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LinkedIn - Provider of 4 Degrees of Separation

September 01 2010

linkedin logoSince you are already familiar with Plaxo, you should know that LinkedIn.com has a number of similar features. LinkedIn allows you to stay connected to people who are in your address book.  LinkedIn also allows you to see what is happening with the people you know, but most importantly, it allows you to find people.

Remember the wisdom of six degrees of separation. The theory is that we are all connected to everyone on the planet in some way through someone who knows someone, who knows someone, and so on—six times. LinkedIn supports four degrees of separation.

LinkedInconnections

For real estate, if you have a contact in a neighborhood that you worked with on the purchase or sale of a home, and you are connected to that person via LinkedIn, you also get to see the people they are connected to. This is likely to be their neighbors, people they work with, friends and relatives. With LinkedIn, you can ask your contact to connect you to their friends. It is simple and easy.

What’s great is that LinkedIn operates both ways. As a real estate professional you are probably connected to all kinds of people that your contacts may want to meet or know—lenders, lawyers, bankers, Rotarians, contractors, cleaners, so on and so forth. In a nutshell, LinkedIn is an organized referral network that protects everyone’s privacy. You can see names and job titles, but not contact information or profile information until you are connected.

LinkedIn also lets you search. For example, a REALTOR® we spoke to heard somewhere that a developer from out of state was looking around town to find a suitable location for a new project. She only had the company name. By searching on LinkedIn, she found the names of all of their current and past employees who use LinkedIn. As it turned out, her cousin in Texas went to school with the wife of the president of the company. By following the who-knows-who trail provided by LinkedIn, she was able to find the contact information of the right person to put in touch with the right person who is looking for property.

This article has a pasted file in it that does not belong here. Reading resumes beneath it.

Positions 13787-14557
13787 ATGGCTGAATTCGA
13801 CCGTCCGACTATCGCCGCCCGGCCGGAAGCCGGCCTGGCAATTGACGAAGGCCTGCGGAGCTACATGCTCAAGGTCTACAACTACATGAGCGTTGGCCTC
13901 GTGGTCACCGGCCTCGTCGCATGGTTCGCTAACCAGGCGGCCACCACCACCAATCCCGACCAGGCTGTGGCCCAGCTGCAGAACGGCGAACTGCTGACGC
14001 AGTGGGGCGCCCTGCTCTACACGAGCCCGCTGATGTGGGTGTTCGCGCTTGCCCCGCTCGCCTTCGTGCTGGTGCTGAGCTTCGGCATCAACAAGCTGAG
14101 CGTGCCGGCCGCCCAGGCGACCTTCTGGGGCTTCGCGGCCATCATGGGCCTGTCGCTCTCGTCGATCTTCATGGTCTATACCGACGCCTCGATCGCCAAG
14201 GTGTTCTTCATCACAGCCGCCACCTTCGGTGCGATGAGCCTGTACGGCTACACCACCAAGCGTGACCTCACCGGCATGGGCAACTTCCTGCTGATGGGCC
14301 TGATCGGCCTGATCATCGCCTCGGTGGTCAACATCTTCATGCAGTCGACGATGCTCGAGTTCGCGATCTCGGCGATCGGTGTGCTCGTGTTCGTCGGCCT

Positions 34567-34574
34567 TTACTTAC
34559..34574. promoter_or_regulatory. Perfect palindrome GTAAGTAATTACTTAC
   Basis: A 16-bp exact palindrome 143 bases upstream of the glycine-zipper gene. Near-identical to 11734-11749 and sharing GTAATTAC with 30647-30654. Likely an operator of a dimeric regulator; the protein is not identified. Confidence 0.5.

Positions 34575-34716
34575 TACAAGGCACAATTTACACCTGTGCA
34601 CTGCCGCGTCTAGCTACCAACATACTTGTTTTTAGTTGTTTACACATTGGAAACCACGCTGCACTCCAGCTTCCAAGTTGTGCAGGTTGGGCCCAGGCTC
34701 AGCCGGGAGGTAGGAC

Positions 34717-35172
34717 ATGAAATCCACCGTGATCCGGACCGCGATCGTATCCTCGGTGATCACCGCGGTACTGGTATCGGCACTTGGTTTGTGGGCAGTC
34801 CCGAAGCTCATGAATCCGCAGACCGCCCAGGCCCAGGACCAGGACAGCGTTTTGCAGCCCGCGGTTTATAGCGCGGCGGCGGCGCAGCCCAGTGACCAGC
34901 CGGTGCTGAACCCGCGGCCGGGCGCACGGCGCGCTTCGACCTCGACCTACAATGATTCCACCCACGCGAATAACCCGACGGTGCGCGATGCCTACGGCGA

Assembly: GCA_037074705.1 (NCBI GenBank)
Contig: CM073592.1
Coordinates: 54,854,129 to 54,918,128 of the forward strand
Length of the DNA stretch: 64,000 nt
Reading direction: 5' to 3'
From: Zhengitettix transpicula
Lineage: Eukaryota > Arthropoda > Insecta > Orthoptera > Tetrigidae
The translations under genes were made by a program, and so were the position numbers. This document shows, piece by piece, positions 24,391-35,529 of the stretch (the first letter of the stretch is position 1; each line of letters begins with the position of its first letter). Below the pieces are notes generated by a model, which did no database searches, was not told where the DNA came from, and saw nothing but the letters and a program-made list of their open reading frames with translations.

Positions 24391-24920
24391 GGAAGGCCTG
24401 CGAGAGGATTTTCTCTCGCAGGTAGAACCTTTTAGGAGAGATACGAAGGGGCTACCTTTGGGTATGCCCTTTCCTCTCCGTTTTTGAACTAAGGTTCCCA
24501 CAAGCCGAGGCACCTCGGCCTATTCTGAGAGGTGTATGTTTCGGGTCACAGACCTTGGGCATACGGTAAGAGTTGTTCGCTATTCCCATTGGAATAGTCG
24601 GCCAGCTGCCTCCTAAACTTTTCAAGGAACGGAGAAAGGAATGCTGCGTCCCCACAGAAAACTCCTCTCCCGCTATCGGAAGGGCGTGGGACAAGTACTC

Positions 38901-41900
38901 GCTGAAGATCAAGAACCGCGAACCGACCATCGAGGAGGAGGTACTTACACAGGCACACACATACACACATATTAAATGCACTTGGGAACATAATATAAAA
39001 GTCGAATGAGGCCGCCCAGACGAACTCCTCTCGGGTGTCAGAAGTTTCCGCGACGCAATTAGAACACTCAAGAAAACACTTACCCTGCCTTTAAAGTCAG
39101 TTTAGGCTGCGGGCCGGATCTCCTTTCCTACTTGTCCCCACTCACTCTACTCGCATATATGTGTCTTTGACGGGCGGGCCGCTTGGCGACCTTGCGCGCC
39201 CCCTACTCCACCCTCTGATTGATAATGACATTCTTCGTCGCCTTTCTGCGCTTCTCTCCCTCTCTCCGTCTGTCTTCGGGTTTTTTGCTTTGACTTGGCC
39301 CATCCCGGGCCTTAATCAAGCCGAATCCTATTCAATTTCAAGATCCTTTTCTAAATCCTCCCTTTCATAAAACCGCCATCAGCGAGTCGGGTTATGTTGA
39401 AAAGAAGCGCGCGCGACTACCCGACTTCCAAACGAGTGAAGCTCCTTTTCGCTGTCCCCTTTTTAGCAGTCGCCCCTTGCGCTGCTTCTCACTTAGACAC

Getting started with LinkedIn. Visit www.linkedin.comwww.linkedin.com.LinkedInbuildyournetwork

Create a new account. Use your primary email address and password.

Once you are in you will be asked about your privacy. Make the choices that you feel comfortable with. You can always change them later. From there you are taken to the screen that will ask for your Gmail address and password.

Once you complete this step, you will be automatically connected to everyone in your address book already on LinkedIn.  Then you will be asked to invited people in your address book who do not use the service to join. I strongly recommend doing this. We know from buyer and seller research that consumers prefer tech savvy Realtors®. People will be impressed by your efforts to include them in this incredible free service that keeps you connected. Spend some time writing a thoughtful note to accompany the request. You are likely to find that 30% of the people you know are using LinkedIn.


One very interesting feature about LinkedIn is the references area. You can ask past clients to share their experience working with you. In doing so, other people in your network can see their review, add comments of their own, or ask questions of people you know in common. It is really a great system.

LinkedInrecommendations

This is the third part of a series of articles on ‘Tired of Networking in Person? Try Online Networking.’ The series will describe how online networking can help real estate professionals secure new clients, work more effectively with buyers and sellers and help create clients for life.

 

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